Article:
Facebook said that it blocked more than 100 Facebook and Instagram accounts because of concerns that they were linked to the Internet Research Agency (IRA), the Russian state-sponsored troll farm that interfered in the 2016 US election.
The company announced the takedowns on Monday (Nov. 5) but did not offer much detail at the time. On Tuesday, shortly before the midterm election polls were due to close, it noted a potential IRA connection—although it did not definitively attribute the latest interference effort to the agency. That evening, “a website claiming to be associated with the IRA published a list of Instagram accounts they claim to have created,” Nathaniel Gleicher, Facebook’s head of cyber security policy, said in a statement sent to Quartz.
The company had already blocked most accounts on Monday, following a tip from law enforcement the day before, and blocked the rest of the accounts on Tuesday. “This is a timely reminder that these bad actors won’t give up—and why it’s so important we work with the U.S. government and other technology companies to stay ahead,” Gleicher said.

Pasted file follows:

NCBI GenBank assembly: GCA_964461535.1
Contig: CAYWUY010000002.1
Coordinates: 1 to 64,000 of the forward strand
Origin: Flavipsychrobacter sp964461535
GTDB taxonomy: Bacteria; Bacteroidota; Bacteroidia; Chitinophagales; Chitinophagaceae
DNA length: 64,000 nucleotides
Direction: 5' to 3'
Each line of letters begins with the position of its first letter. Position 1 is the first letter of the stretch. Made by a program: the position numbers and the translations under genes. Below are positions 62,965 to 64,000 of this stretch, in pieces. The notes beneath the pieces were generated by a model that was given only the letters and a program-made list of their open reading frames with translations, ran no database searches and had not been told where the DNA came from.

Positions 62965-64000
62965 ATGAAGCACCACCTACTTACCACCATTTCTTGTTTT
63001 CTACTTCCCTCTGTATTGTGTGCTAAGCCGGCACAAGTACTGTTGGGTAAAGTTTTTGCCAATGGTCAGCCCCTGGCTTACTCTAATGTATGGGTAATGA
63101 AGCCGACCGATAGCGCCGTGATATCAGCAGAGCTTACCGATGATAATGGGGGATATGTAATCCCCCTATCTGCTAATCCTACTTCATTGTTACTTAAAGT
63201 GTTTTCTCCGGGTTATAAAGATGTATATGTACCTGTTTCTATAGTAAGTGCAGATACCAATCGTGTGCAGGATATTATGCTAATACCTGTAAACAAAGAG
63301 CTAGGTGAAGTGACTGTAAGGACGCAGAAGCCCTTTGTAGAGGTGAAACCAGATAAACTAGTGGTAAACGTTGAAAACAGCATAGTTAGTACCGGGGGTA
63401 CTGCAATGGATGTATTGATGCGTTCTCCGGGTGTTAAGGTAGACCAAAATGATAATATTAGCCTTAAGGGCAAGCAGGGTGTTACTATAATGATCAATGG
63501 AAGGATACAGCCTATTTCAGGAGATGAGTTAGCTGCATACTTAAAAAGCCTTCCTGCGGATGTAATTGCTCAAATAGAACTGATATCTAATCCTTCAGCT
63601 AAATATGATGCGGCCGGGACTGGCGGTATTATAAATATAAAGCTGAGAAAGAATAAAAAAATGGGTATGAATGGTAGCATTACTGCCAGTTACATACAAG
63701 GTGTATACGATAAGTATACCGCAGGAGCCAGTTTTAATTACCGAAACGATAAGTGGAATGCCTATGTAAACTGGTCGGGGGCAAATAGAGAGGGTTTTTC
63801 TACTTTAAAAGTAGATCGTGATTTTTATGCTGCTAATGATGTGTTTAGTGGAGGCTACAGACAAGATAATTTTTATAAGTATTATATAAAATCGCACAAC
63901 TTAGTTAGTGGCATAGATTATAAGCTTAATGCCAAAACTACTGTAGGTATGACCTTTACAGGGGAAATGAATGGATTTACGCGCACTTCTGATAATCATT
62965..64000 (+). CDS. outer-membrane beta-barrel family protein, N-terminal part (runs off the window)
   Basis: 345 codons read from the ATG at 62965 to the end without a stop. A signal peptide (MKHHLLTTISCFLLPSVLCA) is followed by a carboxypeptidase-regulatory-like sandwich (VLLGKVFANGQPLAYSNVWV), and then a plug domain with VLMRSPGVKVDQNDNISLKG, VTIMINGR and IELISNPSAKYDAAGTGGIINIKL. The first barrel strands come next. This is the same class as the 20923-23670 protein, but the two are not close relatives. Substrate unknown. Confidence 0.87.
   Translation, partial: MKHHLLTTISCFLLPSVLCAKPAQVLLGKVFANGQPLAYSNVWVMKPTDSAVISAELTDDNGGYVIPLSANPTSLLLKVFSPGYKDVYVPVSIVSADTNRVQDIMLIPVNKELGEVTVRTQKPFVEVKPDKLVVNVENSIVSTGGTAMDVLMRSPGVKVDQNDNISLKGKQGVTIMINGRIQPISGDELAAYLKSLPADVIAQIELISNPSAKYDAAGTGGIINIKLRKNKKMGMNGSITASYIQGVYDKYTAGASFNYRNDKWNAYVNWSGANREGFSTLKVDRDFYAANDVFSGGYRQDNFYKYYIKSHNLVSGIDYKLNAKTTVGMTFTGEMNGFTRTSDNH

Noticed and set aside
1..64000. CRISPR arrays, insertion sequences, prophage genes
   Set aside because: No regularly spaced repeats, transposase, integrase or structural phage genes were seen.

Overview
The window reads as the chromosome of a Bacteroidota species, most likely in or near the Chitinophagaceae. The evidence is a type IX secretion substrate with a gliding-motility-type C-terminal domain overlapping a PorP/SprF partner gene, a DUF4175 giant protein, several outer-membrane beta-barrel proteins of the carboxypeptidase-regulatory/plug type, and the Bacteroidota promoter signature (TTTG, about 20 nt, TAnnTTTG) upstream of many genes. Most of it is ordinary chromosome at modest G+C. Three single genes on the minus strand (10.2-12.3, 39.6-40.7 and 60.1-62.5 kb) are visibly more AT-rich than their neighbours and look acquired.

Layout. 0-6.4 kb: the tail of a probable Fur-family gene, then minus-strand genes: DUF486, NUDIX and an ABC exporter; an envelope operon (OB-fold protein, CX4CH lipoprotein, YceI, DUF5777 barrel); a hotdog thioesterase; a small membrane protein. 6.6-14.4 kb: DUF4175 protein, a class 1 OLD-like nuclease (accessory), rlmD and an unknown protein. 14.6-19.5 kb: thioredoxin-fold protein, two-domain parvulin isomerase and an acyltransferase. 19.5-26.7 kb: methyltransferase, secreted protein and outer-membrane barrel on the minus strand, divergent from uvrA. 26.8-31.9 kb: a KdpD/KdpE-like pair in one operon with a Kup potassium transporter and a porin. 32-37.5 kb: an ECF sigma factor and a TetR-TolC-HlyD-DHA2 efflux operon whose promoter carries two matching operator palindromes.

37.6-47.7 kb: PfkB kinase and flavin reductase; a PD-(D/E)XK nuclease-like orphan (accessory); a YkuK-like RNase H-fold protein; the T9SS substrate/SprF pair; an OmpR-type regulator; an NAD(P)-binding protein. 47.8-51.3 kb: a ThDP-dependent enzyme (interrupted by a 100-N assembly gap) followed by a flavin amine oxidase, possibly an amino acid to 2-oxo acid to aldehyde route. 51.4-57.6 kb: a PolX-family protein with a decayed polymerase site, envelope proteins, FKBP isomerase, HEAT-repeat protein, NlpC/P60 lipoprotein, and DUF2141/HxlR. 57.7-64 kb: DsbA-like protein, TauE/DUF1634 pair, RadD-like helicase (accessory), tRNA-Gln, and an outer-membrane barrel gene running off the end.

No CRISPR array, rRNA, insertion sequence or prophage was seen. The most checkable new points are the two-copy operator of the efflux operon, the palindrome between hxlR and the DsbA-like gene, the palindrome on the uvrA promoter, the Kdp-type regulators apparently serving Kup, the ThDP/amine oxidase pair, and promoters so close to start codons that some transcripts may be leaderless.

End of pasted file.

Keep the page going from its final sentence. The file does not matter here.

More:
In the initial announcement, Facebook said almost all of the Pages associated with the blocked accounts appeared to be in French or Russian, while the Instagram accounts appeared to be in English, adding that “some were focused on celebrities, others political debate.”
Facebook has been pouring cash into defending the platform from meddling campaigns, but these efforts keep falling short.